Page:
The idea of getting the recommended seven to eight hours of sleep every night might sound like a dream, but sleeping in too much can have consequences, too. For one thing, sleeping in on the weekends to make up for a week’s worth of sleepless nights can actually backfire. Your body starts to get used to its later wakeup time, so it’s harder to get to sleep on time Sunday night, and you feel drained when your alarm clock rings Monday morning. Consistently sleeping more than the recommended time can also be too much of a good thing. One study found that those who slept more than nine hours a night were twice as likely to develop Alzheimer’s as those who got less shuteye.
4. Snacking on too many fitness bars
Fitness bars are delicious and great to eat after a workout and on the road, but Reader’s Digest says they can do more harm than good. Plus — if you’re on a low carb diet the carbs can quickly add up. Remember to check the carb count and try to go for bars that are high in fat and protein as opposed to carbohydrates.
You’ve got a pantry full of them because they’re easy to eat on the go and packed with nutrients to help you refuel after a workout, but a study in the Journal of Marketing and Research shows fitness bar fans may be derailing their weight-loss efforts. As Prevention magazine reported, people who chose a “fitness” snack over one labeled “trail mix” ate more and exercised less. “The mere association with fitness seems to make folks subconsciously think they’ve done something healthy,” according to the magazine.
5. Staying out of the sun
We’ve been taught to keep out of the sun to prevent sunburn, but Eating Well says that you need vitamin D to strengthen your bones as well as other vital body functions. In other words, you should limit your sunshine doses but still get enough to keep your body healthy!
Yes, sunburns are not good for your skin, and if you burn too often, you're risking long-term damage, and have a higher risk of eventually getting cancer. But the sun is less of an enemy than some would make it out to be. While it's certainly important to wear sunscreen, we actually need some sun exposure. The sun is the best source of vitamin D we have, helping us produce it naturally in the body.
Vitamin D is responsible for strong bones and properly functioning muscle, nervous and immune systems. It's also thought to play a part in chronic disease prevention. While your sun exposure needs vary based on skin color and climate, studies show getting 10 to 30 minutes of sun exposure several times a week makes a major difference. Try taking your lunch break outside the office or opting for the pavement over the treadmill on your next workout.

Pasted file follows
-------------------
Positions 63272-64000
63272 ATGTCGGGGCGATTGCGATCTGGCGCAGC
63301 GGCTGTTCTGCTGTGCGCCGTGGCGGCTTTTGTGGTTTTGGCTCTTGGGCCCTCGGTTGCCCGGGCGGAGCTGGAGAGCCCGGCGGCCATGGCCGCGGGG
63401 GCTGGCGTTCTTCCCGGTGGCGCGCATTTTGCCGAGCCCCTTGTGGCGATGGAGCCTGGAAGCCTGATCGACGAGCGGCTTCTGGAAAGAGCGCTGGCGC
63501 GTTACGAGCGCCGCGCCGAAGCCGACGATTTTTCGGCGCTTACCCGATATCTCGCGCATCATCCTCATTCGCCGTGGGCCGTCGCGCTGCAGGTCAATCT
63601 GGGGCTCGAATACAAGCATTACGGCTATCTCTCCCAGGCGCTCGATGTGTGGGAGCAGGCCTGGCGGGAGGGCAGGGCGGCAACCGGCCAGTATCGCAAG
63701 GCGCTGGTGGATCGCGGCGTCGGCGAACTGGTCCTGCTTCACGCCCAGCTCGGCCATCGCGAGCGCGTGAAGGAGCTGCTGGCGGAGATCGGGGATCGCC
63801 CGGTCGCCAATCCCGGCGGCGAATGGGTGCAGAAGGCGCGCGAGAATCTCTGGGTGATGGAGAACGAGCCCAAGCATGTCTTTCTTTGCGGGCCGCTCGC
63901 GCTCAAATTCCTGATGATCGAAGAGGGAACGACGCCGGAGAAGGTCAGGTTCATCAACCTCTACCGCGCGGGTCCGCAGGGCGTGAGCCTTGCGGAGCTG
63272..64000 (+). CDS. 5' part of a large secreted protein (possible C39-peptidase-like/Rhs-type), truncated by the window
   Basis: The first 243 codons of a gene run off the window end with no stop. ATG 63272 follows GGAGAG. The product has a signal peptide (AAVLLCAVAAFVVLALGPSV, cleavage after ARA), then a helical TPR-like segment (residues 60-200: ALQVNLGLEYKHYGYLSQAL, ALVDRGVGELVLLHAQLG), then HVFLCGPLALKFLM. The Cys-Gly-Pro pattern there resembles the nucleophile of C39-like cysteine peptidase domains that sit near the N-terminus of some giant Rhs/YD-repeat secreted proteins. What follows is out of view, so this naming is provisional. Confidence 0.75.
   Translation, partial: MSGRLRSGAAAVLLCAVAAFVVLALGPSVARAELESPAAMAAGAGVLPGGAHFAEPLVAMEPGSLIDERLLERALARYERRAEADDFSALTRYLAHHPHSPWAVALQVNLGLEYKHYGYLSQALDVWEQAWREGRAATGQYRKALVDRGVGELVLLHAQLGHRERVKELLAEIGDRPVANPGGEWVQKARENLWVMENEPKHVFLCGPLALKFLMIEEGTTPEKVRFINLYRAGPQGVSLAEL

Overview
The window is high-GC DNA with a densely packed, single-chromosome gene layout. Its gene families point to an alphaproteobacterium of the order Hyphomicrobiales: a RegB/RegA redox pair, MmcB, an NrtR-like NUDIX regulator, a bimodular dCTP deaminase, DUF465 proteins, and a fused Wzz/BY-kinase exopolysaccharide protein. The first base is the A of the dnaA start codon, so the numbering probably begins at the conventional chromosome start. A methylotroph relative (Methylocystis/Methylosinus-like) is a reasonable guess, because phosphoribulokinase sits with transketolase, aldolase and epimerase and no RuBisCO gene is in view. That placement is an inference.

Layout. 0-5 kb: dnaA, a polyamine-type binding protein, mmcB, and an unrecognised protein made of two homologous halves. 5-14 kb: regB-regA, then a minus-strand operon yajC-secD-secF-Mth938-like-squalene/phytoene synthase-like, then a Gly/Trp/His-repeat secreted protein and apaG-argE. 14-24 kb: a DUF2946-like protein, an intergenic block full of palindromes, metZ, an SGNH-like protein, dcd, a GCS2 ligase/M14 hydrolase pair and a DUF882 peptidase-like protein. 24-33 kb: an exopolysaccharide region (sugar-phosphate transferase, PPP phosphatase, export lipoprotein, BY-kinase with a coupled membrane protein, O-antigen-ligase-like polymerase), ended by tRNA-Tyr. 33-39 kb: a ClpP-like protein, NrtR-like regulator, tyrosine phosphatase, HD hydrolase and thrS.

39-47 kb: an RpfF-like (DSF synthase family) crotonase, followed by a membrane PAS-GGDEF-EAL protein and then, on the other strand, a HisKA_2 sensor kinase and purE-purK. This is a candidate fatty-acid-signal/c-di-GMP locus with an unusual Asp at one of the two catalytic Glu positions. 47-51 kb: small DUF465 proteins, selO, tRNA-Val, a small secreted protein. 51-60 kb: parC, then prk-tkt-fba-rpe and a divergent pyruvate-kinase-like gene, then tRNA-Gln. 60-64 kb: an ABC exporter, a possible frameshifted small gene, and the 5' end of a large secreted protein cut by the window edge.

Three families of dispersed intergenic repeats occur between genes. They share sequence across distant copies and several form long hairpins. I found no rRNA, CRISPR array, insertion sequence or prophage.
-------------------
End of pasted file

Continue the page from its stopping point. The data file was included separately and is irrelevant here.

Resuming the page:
6. Taking too many vitamins
It's nice knowing we have the option to take vitamins in our modern day and age, but Reader’s Digest says it’s easy to overdo it and think you can get all of your nutrients from a supplement or two. Sometimes people on the keto diet prefer to take select supplements such as magnesium, but it’s best to check with your doctor and figure out which vitamins are best for you to take before piling up on them.
The vitamin controversy continues: While nutrition experts debate whether daily multivitamins and more targeted supplements are really necessary, more science seems to demonstrate that high-dose vitamins can backfire when it comes to your health. “Trials using four or more times the levels found in a healthy diet, meaning four times the ‘daily value,’ have tended to show excess cancers,” Tim Byers, MD, associate dean for Public Health Practice at the Colorado School of Public Health, told Weight Watchers magazine. Dr. Byers says that normal cellular growth may be “knocked off track” when people take megadoses of certain nutrients every day for years. If you take vitamins, stick to a brand that doesn’t exceed 100 percent of the daily value for any nutrient unless your doctor specifically recommends otherwise.
7. Drinking too much water
Experts urge us to drink lots of water, but Brit + Co comments that drinking too much water can make it difficult to flush out all of that water. Keep in mind, however, that on the keto diet that your kidneys will excrete water at a faster rate — so drinking too much water shouldn’t be an issue. See how your body responds and drink enough to stay hydrated.
Drinking your body weight in ounces of water each day is a good guideline to keeping yourself hydrated. Overdrinking H20, on the other hand, can be dangerous because it makes it impossible for your kidneys to flush out the extra water. Keep yourself in check by monitoring your intake and being mindful of seemingly random symptoms, such as headaches, feeling confused, restless or without energy, nausea and vomiting, and even muscle weakness or cramps.
One healthy habit you can’t overdo is getting your health on track by going on the keto diet. Many people are losing weight, gaining more energy, getting control of their cholesterol, and experiencing many other benefits! Get the scoop on the ketogenic diet by checking out the Body Reboot book. Help us cover shipping, and you’ll get the book for free!
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Discover how to activate your body's “Reboot Switch” that flips on a fat burning inferno so you can finally achieve your weight loss goals!